Confederate invasion of Kentucky begins - HISTORY
Year
1862

Confederate invasion of Kentucky begins

Confederate General Edmund Kirby Smith begins an invasion of Kentucky as part of a Confederate plan to draw the Yankee army of General Don Carlos Buell away from Chattanooga, Tennessee, and to raise support for the Southern cause in Kentucky.

Smith led 10,000 troops out of Knoxville, Tennessee, on August 14 and moved toward the Cumberland Gap—the first step in the Confederate invasion of Kentucky. After a Federal force evacuated the pass in the face of the invasion, Smith continued north. On August 30, he encountered a more significant force at Richmond, Kentucky. In a decisive battle, the Confederates routed the Yankees and captured most of the 6,000-man army. The Confederates occupied Lexington a few days later.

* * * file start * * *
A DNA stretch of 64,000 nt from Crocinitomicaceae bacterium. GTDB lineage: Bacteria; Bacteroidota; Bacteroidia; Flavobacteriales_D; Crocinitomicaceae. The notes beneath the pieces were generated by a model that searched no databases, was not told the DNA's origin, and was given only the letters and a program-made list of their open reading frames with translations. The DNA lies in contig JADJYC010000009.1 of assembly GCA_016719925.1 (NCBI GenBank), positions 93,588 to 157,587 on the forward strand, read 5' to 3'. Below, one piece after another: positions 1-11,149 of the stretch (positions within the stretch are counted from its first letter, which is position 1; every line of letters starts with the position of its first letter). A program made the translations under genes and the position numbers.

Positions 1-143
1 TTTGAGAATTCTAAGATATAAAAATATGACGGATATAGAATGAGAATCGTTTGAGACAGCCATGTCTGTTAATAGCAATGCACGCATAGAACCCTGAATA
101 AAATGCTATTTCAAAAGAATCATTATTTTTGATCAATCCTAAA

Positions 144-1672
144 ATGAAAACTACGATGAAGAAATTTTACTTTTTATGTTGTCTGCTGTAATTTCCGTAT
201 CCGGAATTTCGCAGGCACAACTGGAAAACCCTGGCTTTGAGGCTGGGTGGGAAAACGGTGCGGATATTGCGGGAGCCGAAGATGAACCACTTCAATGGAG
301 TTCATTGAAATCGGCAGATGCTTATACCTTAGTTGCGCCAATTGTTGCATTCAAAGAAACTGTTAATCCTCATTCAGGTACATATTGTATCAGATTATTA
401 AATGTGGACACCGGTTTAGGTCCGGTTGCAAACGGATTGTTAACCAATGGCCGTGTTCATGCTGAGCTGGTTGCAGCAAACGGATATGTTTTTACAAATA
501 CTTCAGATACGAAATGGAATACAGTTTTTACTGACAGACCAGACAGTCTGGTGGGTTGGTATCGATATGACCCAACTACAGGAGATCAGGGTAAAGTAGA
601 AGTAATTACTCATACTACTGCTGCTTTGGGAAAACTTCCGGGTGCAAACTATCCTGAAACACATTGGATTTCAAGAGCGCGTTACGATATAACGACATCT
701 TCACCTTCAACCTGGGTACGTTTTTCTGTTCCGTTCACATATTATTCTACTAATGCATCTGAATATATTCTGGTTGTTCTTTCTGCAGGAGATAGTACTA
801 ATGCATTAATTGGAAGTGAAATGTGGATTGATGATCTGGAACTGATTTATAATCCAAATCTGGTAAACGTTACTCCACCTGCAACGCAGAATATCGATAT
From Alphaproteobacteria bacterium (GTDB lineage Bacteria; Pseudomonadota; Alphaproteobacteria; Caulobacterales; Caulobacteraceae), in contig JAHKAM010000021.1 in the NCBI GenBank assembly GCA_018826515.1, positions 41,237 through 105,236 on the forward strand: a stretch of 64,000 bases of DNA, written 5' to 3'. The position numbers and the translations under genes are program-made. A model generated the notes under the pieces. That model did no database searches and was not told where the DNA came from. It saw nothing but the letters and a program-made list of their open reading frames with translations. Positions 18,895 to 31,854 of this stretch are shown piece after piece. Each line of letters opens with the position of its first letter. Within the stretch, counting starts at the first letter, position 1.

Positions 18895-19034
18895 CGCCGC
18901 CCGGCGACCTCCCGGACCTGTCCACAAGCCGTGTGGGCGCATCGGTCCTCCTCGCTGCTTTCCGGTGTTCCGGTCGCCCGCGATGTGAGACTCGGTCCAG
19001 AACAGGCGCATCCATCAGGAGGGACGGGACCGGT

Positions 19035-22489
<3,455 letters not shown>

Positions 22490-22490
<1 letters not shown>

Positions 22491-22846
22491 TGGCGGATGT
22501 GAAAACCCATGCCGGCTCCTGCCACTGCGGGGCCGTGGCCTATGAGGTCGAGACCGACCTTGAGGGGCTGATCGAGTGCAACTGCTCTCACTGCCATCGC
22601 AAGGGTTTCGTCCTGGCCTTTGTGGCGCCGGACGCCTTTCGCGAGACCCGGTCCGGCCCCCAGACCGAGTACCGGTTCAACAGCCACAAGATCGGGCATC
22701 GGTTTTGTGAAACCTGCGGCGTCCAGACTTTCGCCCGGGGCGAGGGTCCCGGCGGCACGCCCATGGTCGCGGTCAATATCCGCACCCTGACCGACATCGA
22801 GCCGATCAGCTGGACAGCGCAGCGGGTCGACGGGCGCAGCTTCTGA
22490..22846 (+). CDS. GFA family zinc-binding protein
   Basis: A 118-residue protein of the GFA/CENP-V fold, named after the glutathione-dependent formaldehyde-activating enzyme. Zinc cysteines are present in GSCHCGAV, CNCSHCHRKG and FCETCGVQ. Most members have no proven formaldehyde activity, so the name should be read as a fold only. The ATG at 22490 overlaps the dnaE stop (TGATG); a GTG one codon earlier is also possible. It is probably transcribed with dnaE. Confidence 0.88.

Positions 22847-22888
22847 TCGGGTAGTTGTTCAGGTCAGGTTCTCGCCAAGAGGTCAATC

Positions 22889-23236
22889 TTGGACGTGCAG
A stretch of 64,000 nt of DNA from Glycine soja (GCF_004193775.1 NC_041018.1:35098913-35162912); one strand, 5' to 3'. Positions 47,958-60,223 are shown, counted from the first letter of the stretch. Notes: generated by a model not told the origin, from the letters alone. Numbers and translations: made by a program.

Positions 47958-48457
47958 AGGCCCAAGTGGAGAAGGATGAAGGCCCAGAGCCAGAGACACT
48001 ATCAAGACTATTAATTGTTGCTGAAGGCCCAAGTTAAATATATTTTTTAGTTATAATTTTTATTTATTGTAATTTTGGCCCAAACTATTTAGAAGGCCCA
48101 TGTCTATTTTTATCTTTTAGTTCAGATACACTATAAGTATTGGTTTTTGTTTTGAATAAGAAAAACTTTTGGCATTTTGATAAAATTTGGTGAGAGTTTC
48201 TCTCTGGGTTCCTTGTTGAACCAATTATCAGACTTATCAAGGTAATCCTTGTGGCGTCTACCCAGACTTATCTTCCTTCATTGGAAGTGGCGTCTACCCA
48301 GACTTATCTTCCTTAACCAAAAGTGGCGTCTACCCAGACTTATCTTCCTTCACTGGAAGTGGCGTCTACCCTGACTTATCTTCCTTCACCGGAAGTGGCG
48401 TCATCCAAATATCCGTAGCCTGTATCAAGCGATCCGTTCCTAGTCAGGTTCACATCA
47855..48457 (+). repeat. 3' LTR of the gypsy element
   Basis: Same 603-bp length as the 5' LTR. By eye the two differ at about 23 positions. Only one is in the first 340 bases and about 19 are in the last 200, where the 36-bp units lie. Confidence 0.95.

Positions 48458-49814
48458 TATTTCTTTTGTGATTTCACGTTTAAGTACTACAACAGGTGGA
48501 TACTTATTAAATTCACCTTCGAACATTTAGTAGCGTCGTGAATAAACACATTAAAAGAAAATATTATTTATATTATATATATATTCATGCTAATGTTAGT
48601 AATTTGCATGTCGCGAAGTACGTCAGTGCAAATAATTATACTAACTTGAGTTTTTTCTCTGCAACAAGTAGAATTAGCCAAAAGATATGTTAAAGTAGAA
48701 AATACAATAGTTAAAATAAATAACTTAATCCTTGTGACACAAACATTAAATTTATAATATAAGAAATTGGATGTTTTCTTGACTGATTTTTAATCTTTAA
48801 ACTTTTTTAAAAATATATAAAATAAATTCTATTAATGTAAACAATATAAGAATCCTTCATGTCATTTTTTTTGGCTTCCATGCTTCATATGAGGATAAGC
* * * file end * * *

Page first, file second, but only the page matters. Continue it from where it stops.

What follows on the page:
General Braxton Bragg, who moved into Kentucky from Chattanooga, routed a small Union force and sat on Buell’s supply line. He later linked to Smith’s force. In September, Buell followed the Confederates northward. The major encounter in the campaign would come on October 8, when Buell would defeat Bragg’s army at Perryville, Kentucky. After Perryville, Bragg and Smith retreated back to Tennessee. They succeeded in drawing Buell away from Chattanooga, but they lost the contest for Kentucky.

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